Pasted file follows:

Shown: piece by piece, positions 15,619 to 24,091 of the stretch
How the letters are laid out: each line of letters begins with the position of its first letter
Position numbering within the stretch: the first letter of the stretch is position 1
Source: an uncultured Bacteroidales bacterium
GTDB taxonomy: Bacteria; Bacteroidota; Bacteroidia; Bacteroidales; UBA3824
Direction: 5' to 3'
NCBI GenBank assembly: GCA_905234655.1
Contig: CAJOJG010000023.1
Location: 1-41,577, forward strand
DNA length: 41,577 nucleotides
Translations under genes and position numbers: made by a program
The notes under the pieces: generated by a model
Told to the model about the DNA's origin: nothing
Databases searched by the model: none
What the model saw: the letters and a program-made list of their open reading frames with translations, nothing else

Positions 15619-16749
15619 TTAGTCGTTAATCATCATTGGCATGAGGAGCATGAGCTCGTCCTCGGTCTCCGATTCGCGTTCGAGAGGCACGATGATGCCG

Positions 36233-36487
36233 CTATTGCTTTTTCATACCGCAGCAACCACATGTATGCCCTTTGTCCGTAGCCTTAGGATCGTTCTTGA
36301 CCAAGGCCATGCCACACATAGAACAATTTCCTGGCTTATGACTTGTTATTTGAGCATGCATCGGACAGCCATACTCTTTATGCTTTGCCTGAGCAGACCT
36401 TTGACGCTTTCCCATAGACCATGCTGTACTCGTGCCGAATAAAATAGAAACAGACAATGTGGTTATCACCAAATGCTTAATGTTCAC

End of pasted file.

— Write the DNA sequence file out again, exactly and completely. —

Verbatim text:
Shown: piece by piece, positions 15,619 to 24,091 of the stretch
How the letters are laid out: each line of letters begins with the position of its first letter
Position numbering within the stretch: the first letter of the stretch is position 1
Source: an uncultured Bacteroidales bacterium
GTDB taxonomy: Bacteria; Bacteroidota; Bacteroidia; Bacteroidales; UBA3824
Direction: 5' to 3'
NCBI GenBank assembly: GCA_905234655.1
Contig: CAJOJG010000023.1
Location: 1-41,577, forward strand
DNA length: 41,577 nucleotides
Translations under genes and position numbers: made by a program
The notes under the pieces: generated by a model
Told to the model about the DNA's origin: nothing
Databases searched by the model: none
What the model saw: the letters and a program-made list of their open reading frames with translations, nothing else

Positions 15619-16749
15619 TTAGTCGTTAATCATCATTGGCATGAGGAGCATGAGCTCGTCCTCGGTCTCCGATTCGCGTTCGAGAGGCACGATGATGCCG

Positions 36233-36487
36233 CTATTGCTTTTTCATACCGCAGCAACCACATGTATGCCCTTTGTCCGTAGCCTTAGGATCGTTCTTGA
36301 CCAAGGCCATGCCACACATAGAACAATTTCCTGGCTTATGACTTGTTATTTGAGCATGCATCGGACAGCCATACTCTTTATGCTTTGCCTGAGCAGACCT
36401 TTGACGCTTTCCCATAGACCATGCTGTACTCGTGCCGAATAAAATAGAAACAGACAATGTGGTTATCACCAAATGCTTAATGTTCAC